“Unless a grain of wheat falls into the earth and dies, it remains alone; but if it dies, it bears much fruit.” – John 12:24
“The last enemy to be destroyed is death...Death is swallowed up in victory.” – 1 Corinthians 15:26, 54
"The greater the sin, the greater the mercy, the deeper the death and the brighter the rebirth.” - C. S. Lewis
"This story...has the very taste of primary truth." - J. R. R. Tolkien

Sunday, April 11, 2010

Avatar, Christianity, and Pantheism

Spoiler alert.

Some Christians seem to have dismissed Avatar because of its Pocahontas-like pantheism. Isn't it blasphemous to worship nature as if it were God?

While the Na'vi deity Ehwa is certainly intimately connected with nature, it is not clear whether Ehwa is a powerful being, or some spiritual force, or just an emergent biological phenomenon of the Pandoran ecosystem. Ehwa does answer Jake's prayer, though, and when Jake first comes to the Na'vi, the seeds of Ehwa land on him, as if to give a sign that he is chosen to become one of the people. When Grace Augustine breathes her last, she whispers, "I'm with her, Jake, she's real." This suggests that Ehwa is something more than highly developed plant life.

The religion of the Na'vi shares some important similarities with Christianity. For the Na'vi, all of nature is intricately and beautifully interconnected, and Ehwa is the force or power that ties everything together. Similarly, the Bible says of God, "in him we live and move and have our being" (Acts 17:28) and "in him all things hold together" (Colossians 1:17). For the Na'vi there is a deep purpose for everything and beauty to be found in all living things. Christians ought to affirm the same about God's creation; indeed, the wonder and respect that the Na'vi give to their world is something we can learn from if we are to honor God with a right attitude towards the world he has made. Also, each Na'vi is born a second time when he becomes fully one of the people; being "born again" for Christians means becoming part of the body of Christ, the community of God's people.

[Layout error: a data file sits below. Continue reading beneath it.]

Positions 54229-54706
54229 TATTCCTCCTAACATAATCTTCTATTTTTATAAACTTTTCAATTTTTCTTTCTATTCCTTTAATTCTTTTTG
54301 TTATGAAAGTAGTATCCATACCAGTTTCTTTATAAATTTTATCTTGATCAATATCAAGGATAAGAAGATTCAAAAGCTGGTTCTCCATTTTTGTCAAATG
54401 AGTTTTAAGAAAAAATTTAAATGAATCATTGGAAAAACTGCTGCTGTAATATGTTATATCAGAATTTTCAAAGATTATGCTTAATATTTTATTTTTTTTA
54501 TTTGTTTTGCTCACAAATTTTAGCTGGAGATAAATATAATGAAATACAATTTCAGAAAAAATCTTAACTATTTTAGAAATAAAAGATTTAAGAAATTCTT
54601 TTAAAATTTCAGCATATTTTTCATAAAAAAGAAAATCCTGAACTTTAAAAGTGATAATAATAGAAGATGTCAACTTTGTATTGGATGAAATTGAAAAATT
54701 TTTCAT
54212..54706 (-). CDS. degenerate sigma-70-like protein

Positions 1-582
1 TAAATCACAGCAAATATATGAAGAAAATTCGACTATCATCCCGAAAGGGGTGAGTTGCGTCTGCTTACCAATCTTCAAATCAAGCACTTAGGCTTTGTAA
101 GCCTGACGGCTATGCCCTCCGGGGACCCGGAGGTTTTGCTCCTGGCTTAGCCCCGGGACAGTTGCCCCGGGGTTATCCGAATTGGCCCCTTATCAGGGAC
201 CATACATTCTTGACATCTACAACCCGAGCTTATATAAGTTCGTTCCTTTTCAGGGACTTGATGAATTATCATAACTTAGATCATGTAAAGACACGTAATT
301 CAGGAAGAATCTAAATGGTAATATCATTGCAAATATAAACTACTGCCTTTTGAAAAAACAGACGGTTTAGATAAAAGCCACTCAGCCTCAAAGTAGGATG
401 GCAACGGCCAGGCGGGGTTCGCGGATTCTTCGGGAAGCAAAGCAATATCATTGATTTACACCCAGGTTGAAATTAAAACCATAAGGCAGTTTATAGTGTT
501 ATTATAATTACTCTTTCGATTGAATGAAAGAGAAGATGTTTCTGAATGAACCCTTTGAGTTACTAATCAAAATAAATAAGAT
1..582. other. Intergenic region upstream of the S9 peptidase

None of this should be taken in any allegorical sense - God forbid. I am only saying that some qualities of the Na'vi and their beliefs about Ehwa are similar to Christian beliefs. C. S. Lewis described pagan myths and religions as blurry shadows and partial reflections of the truth; in Christ the myth becomes fact, and the reflected light finds its source. This, I think, is the best way to think about the Na'vi religion. One might even imagine that just as God revealed himself to Israelites on this planet as "Yahweh," so he might reveal himself to the fictional Na'vi on Pandora as "Ehwa." The beliefs and way of life of the Na'vi are, I think, consistent with this. And just as the Israelites only saw God in a fuzzy and incomplete way (until Christ came), one would imagine that what the Na'vi see in their deity is only a shadow of the full reality.*

One more point needs to be made: Avatar is the story of Jake Sully, a man who becomes one of the Na'vi by taking their bodily form (the word avatar means "incarnation") and living among them, and essentially saves them from destruction by their enemies. At the end Jake's old body dies and he lives fully in his avatar body. Whether or not James Cameron saw the parallels, the story is similar to Christianity, in which God's Son becomes a man, lives with humans in their world, and saves them from ruin. (Of course the analogy does not go very far - Jake is just a man, not the Son of God.)

Avatar is just a fictional story, and in all these things, it only gives a partial reflection of the truth. Like most stories, there are some things about it that garble or confuse the truth rather than reflecting it. On the whole, though, the positive far outweighs the negative. And in addition to the great story, the jaw-dropping visual presentation of Pandora and the beautiful and majestic music make it an absolute must-see.

*In the chapter "Christianity and Religion" of his book Miracles, C. S. Lewis points out the flaws of pantheism. It is "not utterly wrong, but needing correction." The Na'vi beliefs about Ehwa share some similarities to the pantheism Lewis addresses, but not, I think, most of its shortcomings. In any case, Lewis helps to highlight the incompleteness of any kind of pantheism in comparison with a more concrete understanding of what God is like.

1 comment:

  1. Hi, I just want to comment in general. I think that what you are doing on hear is great and just wanted to encourage you.


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